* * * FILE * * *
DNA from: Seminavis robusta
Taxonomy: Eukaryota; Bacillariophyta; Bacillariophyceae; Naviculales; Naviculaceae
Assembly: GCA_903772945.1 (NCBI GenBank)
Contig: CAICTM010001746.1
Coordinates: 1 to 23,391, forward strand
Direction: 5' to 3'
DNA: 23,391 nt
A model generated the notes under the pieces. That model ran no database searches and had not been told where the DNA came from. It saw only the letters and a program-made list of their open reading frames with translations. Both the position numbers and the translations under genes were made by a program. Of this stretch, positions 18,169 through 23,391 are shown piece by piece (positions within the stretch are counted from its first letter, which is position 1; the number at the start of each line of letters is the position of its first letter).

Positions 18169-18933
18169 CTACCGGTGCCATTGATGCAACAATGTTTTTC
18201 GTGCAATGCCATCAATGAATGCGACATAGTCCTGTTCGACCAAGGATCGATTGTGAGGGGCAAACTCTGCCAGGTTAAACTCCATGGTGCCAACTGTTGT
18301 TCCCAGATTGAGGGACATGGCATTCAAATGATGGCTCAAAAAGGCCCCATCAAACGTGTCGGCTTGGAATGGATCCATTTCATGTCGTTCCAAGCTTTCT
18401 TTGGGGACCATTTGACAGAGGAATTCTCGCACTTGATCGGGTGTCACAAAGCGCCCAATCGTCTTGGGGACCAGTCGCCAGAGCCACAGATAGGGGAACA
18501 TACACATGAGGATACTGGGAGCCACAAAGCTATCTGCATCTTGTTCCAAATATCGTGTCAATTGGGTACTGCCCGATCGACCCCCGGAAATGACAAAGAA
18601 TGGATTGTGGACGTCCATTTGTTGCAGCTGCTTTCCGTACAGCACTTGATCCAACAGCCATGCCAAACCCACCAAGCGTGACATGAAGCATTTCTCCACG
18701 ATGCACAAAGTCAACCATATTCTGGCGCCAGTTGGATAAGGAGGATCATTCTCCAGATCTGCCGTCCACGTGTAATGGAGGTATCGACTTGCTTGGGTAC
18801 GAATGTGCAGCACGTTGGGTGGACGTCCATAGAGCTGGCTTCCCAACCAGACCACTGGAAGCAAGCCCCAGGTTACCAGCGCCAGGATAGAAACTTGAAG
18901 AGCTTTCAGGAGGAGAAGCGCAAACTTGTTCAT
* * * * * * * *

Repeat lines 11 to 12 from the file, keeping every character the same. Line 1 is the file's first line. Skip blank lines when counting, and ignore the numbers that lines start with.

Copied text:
18201 GTGCAATGCCATCAATGAATGCGACATAGTCCTGTTCGACCAAGGATCGATTGTGAGGGGCAAACTCTGCCAGGTTAAACTCCATGGTGCCAACTGTTGT
18301 TCCCAGATTGAGGGACATGGCATTCAAATGATGGCTCAAAAAGGCCCCATCAAACGTGTCGGCTTGGAATGGATCCATTTCATGTCGTTCCAAGCTTTCT